Rollercoasters
6:00 am
Tue April 23, 2013

Reporter's Notebook: A Musical Ode To A Roller Coaster

The Dania Beach Hurricane, on the side of I-95, opened in 2000 and stopped running in 2011.
Credit Kenny Malone
Hear full radio story on Dania Beach Hurricane here.

The Dania Beach Hurricane was the largest wooden roller coaster in Florida. Depending on your definition of "is" and "roller coaster," it might still hold that title. The ride shut down in April 2011, but the monstrous jungle of lumber still looms over I-95. The track is still there. The trains are still there. The Hurricane just doesn't run anymore.

And now the coaster's owners are trying to give the entire thing away to charity. But, no surprise, that's proving difficult. (You can listen to that story above.)

The idea is that for the right charity (i.e. a charity that builds things) the Dania Beach Hurricane could provide plenty of lumber. In total, the Hurricane is made up of more than 1,000,000 board feet of lumber. In layman's terms: a hell-of-a-lot of wood.

Wooden bones of the Dania Beach Hurricane.
Credit Kenny Malone

You can start to understand how much wood by walking underneath the coaster and looking up. (See picture on the right.)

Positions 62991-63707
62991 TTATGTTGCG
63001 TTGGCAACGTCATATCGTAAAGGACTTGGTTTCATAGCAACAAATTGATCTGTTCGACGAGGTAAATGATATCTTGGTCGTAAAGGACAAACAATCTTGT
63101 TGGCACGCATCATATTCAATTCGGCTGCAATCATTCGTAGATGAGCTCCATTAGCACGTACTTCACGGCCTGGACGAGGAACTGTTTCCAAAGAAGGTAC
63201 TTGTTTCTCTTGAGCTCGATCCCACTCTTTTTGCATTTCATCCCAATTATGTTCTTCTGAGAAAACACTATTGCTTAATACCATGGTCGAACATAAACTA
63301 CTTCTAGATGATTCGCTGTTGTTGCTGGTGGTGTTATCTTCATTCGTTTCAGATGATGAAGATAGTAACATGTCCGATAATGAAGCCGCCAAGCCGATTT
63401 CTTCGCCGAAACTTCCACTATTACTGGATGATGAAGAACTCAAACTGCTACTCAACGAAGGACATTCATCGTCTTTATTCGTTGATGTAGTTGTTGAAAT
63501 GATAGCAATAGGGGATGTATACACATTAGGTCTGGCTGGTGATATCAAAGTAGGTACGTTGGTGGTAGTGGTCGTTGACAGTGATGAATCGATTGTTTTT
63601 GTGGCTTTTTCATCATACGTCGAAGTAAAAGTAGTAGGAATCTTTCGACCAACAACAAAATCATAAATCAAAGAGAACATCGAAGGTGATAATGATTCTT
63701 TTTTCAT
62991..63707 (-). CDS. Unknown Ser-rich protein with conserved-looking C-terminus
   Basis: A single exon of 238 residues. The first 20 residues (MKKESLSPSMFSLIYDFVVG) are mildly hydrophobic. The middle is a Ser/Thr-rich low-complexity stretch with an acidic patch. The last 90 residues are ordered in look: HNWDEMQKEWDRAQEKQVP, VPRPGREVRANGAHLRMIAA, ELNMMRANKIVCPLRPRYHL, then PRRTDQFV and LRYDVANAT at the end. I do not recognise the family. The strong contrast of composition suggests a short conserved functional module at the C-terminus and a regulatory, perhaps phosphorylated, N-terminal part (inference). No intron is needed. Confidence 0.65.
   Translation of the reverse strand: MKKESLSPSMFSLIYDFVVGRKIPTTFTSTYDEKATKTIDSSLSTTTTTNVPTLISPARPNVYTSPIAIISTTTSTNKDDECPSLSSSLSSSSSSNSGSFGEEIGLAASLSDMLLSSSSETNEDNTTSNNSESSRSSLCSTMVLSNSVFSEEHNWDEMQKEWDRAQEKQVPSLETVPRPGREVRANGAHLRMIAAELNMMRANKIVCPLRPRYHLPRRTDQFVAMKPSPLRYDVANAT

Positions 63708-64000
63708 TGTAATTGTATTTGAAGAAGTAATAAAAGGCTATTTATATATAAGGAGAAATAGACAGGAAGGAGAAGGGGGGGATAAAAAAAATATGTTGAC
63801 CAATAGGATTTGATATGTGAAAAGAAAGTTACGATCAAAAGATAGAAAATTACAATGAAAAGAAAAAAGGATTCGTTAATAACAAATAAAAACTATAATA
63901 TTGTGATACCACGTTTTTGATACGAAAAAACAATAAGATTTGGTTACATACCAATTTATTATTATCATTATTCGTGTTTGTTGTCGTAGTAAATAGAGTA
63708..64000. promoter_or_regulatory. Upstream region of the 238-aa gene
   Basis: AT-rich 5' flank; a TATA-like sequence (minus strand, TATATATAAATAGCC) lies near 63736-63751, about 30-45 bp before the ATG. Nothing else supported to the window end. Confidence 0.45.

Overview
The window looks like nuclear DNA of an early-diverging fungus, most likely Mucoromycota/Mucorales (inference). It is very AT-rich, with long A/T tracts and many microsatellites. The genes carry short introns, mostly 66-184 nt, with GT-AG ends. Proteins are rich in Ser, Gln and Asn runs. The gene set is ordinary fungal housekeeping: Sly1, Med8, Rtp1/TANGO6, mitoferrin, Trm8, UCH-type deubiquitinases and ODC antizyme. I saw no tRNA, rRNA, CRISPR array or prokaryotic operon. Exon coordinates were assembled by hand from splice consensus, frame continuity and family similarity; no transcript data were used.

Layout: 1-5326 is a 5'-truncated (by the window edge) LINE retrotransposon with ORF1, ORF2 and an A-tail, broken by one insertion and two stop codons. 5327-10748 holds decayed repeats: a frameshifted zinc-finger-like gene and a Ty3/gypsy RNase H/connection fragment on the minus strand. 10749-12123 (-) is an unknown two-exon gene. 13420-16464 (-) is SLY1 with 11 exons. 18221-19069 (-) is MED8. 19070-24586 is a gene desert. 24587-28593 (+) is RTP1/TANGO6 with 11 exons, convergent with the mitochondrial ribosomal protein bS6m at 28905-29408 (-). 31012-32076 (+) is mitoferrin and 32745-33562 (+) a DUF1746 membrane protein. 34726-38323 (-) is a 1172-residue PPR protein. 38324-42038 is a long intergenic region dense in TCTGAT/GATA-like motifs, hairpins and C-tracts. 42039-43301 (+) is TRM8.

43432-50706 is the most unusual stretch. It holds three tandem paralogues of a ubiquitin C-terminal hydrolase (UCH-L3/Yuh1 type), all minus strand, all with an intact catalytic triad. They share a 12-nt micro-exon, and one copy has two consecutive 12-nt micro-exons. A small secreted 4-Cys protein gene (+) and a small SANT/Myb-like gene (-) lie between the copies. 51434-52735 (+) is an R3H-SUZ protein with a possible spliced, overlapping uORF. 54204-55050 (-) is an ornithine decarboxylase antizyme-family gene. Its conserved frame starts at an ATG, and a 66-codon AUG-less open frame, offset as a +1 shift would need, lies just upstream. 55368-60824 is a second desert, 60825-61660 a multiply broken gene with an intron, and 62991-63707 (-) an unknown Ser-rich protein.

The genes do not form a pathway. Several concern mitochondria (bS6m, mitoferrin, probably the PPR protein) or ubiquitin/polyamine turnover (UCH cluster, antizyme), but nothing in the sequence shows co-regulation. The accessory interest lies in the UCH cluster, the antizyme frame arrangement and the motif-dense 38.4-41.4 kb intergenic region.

But what does 1,000,000 board feet of lumber sound like?

On a recent trip to the Hurricane, I knocked on the coaster's support beams and recorded the sound. I knocked on big beams. Small beams. Middle-sized beams. Middle-sized beams bisected by big beams.

Gustavo Acosta's 2011 painting of the Dania Beach Hurricane was shown at the 2013 Art Wynwood fair in February.
Credit Artist: Gustavo Acosta / PanAmericanArtProjects, Miami, FL

Playing the roller coaster as an instrument was supposed to be a kind of audio explanation of how much wood makes up the Hurricane. Perhaps listeners could hear how many different shapes and sizes of boards it takes to hold the coaster together -- that there are so many different shapes and sizes of boards, that you can actually bang out songs on the roller coaster.

It was a pretty bad idea.

After rapping on about two dozen boards, my knuckles turned bright red. So I quit the rapping. The recordings didn't produce enough notes to prove the point. The closest thing I could create to a recognizable song was this: 

Name that tune in 7 notes... (answer at end of post)

First of all, the Dania Beach Hurricane is horrifically out of tune. 

But it did seem a terrible waste to have nearly smacked my knuckles bloody without any musical result.

Below -- what has to be the first-ever ode to the Dania Beach Hurricane actually played on the Dania Beach Hurricane. Enjoy.

An ode to the Dania Beach Hurricane played on the Dania Beach Hurricane.

Did you get the name the tune section? It's "Twinkle Twinkle Little Star."  A stretch, I know.

If you got it right, here's your prize: watch a basketball being chucked off the top of the Dania Beach Hurricane. Pretty windy, apologies.